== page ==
Crime jazz reached its peak in 1959, a year of such standout soundtracks as Compulsion, Anatomy of a Murder, Shadows (director John Cassavetes used jazz to great effect in much of his work), and Odds Against Tomorrow (composed by Modern Jazz Quartet vibraphonist John Lewis). On television, the soundtracks of 77 Sunset Strip, Peter Gunn, Dragnet and Johnny Staccato were all high watermarks that showed that shamusing didn’t mean a thing without that swing.
But by the mid-1960s, Hollywood soundtracks were changing again, thanks to the rise of rock ‘n’ roll, The Beatles, and the pop sound of Burt Bacharach. Crime jazz faded. (Not that it had ever been a chart-burning frontrunner.) At its height, it was rarely regarded as anything more than ornamental color for B-movies and TV dramas. To jazz fans, it had its moments, but as a genre, it didn’t place enough emphasis on extended soloing to lift it to the heights of Miles Davis, John Coltrane or any authentic jazz. And most of the name jazz musicians who played on these soundtracks did it for the money anyway.
Despite being one of the Rodney Dangerfields of popular music – ie, no respect—crime jazz has survived, resurfacing in unexpected places: the kitschy new wave of the B-52s, the noir-ish balladry of Tom Waits and the overall aesthetic of Steely Dan (the arrangements on the Aja album are pure gumshoe). And of course, crime jazz was an influence on all of John Barry’s classic James Bond spy soundtracks, from Goldfinger to Diamonds Are Forever, as well as the themes of 70s-era TV cop shows like Mannix, Columbo and Kojak.
Today, it’s tempting to regard crime jazz with irony, as we often do with the pulp version of the private eye. But that would be to undersell its importance. The offspring of hard-boiled private detective fiction and jazz, two distinctly American art forms, crime jazz captured the mood not only of our post-war cities, but of a character as distinctly American as the cowboy – that soulful, solitary seeker of justice, the private eye.
Recommended Listening: 5 Essential Crime Jazz Soundtracks
The Wild One (1953) – The first mainstream Hollywood crime jazz soundtrack. Trumpet player and arranger Shorty Rogers cut his teeth in the big band era with Woody Herman and Stan Kenton, and would go on to help pioneer the west coast cool jazz sound. But here he (and fellow composer Leith Stevens) becomes Marlon Brando’s musical alter ego—all free-wheeling bop melodies and sexy swagger. Adding thrills and spills along the way are an ace band that includes drummer Shelly Manne, sax man Bud Shank and pianist Russ Freeman. Listen.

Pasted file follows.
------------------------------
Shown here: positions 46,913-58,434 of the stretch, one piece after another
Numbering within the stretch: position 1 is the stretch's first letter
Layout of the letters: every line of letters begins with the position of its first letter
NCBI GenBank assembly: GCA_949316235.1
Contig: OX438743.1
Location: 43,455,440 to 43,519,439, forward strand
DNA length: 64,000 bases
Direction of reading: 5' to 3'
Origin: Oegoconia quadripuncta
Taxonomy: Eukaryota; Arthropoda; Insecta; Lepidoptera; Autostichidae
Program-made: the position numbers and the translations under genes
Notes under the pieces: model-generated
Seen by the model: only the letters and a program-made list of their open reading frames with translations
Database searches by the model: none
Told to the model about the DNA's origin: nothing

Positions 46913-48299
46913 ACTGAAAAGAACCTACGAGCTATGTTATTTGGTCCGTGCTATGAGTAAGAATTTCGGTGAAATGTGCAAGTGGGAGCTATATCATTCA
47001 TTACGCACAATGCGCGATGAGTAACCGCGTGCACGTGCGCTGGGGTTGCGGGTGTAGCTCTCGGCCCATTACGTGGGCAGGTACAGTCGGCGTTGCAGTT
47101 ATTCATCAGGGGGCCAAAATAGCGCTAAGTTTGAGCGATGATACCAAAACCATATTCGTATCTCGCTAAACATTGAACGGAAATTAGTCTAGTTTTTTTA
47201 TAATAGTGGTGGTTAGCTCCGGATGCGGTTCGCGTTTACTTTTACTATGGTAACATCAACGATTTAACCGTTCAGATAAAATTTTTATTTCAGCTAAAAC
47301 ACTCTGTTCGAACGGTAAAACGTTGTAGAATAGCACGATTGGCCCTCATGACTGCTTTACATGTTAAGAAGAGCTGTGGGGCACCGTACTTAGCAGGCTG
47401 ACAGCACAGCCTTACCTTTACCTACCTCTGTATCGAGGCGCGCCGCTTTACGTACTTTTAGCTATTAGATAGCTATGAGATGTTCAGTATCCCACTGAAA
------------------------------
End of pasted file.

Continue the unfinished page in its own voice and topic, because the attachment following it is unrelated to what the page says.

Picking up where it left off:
The Sweet Smell of Success (1957) – Though it’s not a detective picture, the characters of ruthless newspaper columnist J.J. Hunsecker (Burt Lancaster) and seedy publicist Sidney Falco (Tony Curtis) have the hardened, cynical attitudes and nervous energy typical of private eyes. And Elmer Bernstein’s soundtrack is a marvel in the way it translates the sights, sounds and smells of 1950s New York City into frenetic jazz themes. Listen.
Anatomy of a Murder (1959) – Duke Ellington had contributed songs to a few B-movies and short subjects, but the invitation to score a major film with a top-notch cast (Jimmy Stewart, Lee Remick) and name director (Otto Preminger) gave him an expansive canvas. And Duke rose to the occasion, matching the twisted tale of revenge and murder with a virtuoso jazz score. Teeming with moody dissonance and action-packed flights of improvisation, the Anatomy soundtrack works as both a complement to the film and a free-standing album. Listen.
The Music From Peter Gunn (1959) – If you want to conjure up a private detective fantasy – concealed heaters, curvy dames, stylish capers – this is the perfect record. Composer Henry Mancini combined an ear for seductive melodies with an arrangement palette full of vibraphones, wavery guitars and swishing hi-hats to make some of the most memorable crime jazz ever. His soundtrack for Experiment In Terror is also a must-hear. Listen.
Johnny Cool (1963) – Billy May was one of Frank Sinatra’s favorite arrangers, especially when the Chairman was in a swinging, uptempo mood. With a varied background that included arranging for Glen Miller and many early NBC TV shows, May had a wide palette to draw from. This bloody tale of underworld vengeance gets plenty of socko brass, rat-a-tat drums and dense woodwind harmonies, plus a hip vocal theme from Sammy Davis, Jr. Listen.
Bonus (Sound) Track:
Music from Mission: Impossible (1967) – Composer-arranger Lalo Schifrin came of age in the bossa nova movement in his native Brazil. But his sense of dynamics was too visceral and hard-hitting to be contained by that cool Ipanema-style. During a fifty-year career, he has scored film and TV classics such as Bullitt, The Cincinnati Kid and Mannix, but Mission: Impossible remains his commercial peak. Titles like “Operation Charm,” “The Sniper” and “Jim On The Move” give you a hint of the crime jazz flavor within. And of course, the taut theme song remains one of the best-loved of the genre. Listen.